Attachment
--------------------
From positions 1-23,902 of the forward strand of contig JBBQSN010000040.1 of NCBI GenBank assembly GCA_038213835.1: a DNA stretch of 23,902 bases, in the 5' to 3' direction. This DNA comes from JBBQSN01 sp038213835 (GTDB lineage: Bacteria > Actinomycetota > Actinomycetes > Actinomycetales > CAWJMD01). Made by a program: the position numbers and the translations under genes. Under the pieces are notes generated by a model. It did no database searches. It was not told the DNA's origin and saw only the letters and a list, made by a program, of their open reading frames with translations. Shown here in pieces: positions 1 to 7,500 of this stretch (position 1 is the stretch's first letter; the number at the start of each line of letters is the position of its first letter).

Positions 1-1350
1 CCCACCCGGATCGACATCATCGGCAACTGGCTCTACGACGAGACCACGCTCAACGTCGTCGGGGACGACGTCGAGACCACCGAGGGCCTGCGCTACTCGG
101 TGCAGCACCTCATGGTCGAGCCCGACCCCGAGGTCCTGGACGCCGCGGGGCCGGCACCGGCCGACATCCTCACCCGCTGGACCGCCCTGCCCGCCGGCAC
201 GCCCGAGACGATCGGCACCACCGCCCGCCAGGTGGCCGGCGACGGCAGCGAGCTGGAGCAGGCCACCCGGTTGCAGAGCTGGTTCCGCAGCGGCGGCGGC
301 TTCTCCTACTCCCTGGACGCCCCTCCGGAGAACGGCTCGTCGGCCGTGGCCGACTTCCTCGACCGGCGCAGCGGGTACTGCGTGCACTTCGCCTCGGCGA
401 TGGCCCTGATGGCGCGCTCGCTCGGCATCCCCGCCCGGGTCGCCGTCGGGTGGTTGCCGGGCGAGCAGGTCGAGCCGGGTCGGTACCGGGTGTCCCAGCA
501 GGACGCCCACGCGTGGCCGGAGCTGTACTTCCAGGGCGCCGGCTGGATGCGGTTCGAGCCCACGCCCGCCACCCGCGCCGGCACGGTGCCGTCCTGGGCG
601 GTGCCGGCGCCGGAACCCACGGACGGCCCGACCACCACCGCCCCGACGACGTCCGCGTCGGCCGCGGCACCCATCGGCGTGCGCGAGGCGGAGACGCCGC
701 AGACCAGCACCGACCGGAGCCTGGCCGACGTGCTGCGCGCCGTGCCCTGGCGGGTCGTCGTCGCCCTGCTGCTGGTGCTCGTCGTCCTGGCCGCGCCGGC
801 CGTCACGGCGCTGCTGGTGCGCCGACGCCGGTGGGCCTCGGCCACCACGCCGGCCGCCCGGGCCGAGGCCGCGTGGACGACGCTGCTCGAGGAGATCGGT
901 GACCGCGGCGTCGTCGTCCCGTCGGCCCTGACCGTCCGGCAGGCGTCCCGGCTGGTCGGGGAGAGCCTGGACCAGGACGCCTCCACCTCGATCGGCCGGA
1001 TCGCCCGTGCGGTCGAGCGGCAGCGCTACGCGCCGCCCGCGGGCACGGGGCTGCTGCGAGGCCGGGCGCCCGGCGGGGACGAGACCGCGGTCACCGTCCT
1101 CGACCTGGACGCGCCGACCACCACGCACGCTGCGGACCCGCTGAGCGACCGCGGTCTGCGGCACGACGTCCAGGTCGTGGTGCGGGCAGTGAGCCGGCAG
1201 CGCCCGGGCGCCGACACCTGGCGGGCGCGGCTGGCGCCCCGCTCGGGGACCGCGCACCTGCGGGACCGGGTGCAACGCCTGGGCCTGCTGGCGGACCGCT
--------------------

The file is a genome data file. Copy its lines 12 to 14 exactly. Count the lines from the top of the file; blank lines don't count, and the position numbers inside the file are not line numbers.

901 GACCGCGGCGTCGTCGTCCCGTCGGCCCTGACCGTCCGGCAGGCGTCCCGGCTGGTCGGGGAGAGCCTGGACCAGGACGCCTCCACCTCGATCGGCCGGA
1001 TCGCCCGTGCGGTCGAGCGGCAGCGCTACGCGCCGCCCGCGGGCACGGGGCTGCTGCGAGGCCGGGCGCCCGGCGGGGACGAGACCGCGGTCACCGTCCT
1101 CGACCTGGACGCGCCGACCACCACGCACGCTGCGGACCCGCTGAGCGACCGCGGTCTGCGGCACGACGTCCAGGTCGTGGTGCGGGCAGTGAGCCGGCAG